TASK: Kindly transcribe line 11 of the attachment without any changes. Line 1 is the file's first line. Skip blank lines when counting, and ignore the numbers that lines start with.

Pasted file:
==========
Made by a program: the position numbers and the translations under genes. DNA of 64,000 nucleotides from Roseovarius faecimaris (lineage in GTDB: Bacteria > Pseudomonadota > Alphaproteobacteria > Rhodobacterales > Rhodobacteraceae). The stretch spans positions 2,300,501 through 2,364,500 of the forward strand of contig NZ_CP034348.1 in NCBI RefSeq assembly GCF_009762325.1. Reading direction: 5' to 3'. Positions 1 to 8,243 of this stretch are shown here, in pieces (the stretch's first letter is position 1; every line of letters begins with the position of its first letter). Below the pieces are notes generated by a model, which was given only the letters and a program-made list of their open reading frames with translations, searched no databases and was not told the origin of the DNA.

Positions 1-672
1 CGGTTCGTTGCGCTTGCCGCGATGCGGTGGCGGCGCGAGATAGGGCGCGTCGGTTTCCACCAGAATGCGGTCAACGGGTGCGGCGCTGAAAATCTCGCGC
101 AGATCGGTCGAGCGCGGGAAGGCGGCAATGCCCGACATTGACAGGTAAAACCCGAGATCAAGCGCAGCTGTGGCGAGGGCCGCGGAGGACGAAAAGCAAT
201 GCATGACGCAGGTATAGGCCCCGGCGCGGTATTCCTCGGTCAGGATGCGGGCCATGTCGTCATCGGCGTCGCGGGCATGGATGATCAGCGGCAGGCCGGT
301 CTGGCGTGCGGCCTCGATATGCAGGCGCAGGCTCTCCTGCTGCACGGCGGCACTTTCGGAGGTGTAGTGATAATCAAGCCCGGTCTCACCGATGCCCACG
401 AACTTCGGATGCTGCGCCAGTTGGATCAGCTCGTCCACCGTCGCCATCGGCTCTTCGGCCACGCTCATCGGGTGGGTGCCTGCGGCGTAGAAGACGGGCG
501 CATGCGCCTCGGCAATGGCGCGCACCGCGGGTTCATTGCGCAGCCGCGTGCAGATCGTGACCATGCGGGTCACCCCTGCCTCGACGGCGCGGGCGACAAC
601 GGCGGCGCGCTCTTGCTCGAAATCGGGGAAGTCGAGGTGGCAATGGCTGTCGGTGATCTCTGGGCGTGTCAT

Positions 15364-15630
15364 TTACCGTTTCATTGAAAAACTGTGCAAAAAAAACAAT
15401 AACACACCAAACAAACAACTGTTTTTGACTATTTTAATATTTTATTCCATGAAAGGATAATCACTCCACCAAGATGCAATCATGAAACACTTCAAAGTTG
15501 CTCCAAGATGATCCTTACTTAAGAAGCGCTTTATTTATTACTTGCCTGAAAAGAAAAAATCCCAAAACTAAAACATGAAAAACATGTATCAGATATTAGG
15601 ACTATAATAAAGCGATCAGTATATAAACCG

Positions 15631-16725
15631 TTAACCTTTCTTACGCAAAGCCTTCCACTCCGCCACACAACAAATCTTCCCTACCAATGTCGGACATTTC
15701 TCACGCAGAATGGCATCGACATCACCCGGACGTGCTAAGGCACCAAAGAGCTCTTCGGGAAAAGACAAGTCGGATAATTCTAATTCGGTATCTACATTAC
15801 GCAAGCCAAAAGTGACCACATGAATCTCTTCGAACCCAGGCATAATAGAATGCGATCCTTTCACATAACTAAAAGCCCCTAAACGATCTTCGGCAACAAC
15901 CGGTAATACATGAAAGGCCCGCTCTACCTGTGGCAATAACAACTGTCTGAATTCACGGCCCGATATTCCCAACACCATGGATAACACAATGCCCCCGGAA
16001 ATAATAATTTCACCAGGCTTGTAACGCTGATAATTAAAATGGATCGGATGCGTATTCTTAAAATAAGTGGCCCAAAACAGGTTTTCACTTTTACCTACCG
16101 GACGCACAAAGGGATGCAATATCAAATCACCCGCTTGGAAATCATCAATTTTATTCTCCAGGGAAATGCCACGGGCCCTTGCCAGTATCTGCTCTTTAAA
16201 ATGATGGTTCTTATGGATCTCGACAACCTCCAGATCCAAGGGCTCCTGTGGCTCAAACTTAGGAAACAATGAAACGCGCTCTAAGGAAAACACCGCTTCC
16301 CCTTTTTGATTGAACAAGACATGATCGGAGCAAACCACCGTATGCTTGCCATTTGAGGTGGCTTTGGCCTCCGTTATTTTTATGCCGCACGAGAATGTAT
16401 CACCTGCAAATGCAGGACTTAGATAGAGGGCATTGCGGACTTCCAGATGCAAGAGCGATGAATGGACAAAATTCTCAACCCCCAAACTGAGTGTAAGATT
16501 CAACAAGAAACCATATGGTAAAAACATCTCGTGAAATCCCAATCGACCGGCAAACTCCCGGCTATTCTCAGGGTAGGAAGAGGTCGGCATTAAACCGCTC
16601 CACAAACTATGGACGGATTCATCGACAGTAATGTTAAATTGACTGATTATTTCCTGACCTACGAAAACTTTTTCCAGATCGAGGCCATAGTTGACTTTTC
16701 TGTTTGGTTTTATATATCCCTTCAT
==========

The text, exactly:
15364 TTACCGTTTCATTGAAAAACTGTGCAAAAAAAACAAT